He informed us of the strict rules to minimize the impact of visitors in this sensitive environment. No loud sounds, no touching walls or geological formations, and no cameras or videos, all of which can deteriorate the cave paintings and stone formations that have taken millennia to form. Electric light, he told us, bleaches the natural mineral deposits that give the amazing variety of colours to the cave walls. (In the floodlit theme-park-style caves of Gibraltar or Nerja near the coast, one can see examples of this deterioration) As we accustomed ourselves to moving in semi-darkness, an amazing underground world lay before us. La Pileta is truly a living cave. We heard trickles of water everywhere. And the flurry of bat wings. The cave is the home to 4000 bats, though not the Dracula blood sucking type, we were assured. Besides, at the time of our visit most of them were at work, catching other tasty morsels.
In the first ‘gallery’, a natural chimney was used as an enormous hearth during the Bronze Age. Further into the cave we would see soot deposits from smaller fires, as there was natural ventilation there. Moving along the slippery ground, I felt as if we were walking on a petrified composite of human remains. And we probably were. Both Paleolithic and Neolithic Man occupied this cave for long periods of time. Fragments of pottery have been found, as well as several skeletons. Amongst these was a stout and muscular man of the early Neolithic European race. La Pileta was thus one of the places where the first Homo sapiens sapiens made their home after crossing over from Africa.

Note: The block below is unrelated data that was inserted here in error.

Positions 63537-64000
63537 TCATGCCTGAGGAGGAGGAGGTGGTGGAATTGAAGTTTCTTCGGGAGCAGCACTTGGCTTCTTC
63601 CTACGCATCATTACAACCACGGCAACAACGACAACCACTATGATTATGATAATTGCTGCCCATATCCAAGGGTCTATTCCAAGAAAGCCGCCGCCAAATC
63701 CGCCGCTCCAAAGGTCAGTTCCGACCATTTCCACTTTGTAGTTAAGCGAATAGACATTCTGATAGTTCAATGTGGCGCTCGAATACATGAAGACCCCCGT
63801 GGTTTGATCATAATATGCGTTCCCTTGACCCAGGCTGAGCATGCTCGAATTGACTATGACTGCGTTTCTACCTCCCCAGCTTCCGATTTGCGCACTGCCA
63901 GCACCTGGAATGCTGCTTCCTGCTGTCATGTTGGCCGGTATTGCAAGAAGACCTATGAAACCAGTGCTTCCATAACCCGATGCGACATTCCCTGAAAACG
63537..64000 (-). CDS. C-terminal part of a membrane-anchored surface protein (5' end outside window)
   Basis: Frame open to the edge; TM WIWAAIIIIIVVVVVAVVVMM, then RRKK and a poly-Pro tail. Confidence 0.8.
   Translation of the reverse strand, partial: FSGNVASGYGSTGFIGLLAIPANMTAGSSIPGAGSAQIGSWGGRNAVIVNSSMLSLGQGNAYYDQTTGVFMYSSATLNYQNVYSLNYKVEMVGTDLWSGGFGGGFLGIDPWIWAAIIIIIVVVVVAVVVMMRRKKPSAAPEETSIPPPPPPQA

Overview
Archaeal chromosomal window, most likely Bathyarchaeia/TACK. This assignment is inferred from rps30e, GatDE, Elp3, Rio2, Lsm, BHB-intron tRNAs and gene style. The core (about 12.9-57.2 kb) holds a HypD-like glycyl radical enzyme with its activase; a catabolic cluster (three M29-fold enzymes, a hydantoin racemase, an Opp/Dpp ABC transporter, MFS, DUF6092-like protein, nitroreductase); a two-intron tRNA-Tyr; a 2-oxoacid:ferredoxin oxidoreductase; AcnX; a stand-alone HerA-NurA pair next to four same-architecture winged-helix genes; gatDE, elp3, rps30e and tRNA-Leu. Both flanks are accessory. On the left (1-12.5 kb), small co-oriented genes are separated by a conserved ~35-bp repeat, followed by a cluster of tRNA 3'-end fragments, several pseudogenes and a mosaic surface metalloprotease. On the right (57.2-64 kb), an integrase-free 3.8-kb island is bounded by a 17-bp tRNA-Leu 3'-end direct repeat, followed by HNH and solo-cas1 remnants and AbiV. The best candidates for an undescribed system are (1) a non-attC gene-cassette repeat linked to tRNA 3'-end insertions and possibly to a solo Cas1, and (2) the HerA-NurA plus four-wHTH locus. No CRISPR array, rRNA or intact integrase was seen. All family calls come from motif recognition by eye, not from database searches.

Not only did the cave dwellers live there. Our prehistoric relatives also made amazing art from clay, minerals and animal fat. 134 paintings, black, ochre and red, have been found, some five times older than the Egyptian pyramids and many quite inaccessible. How did our ancestors manage this?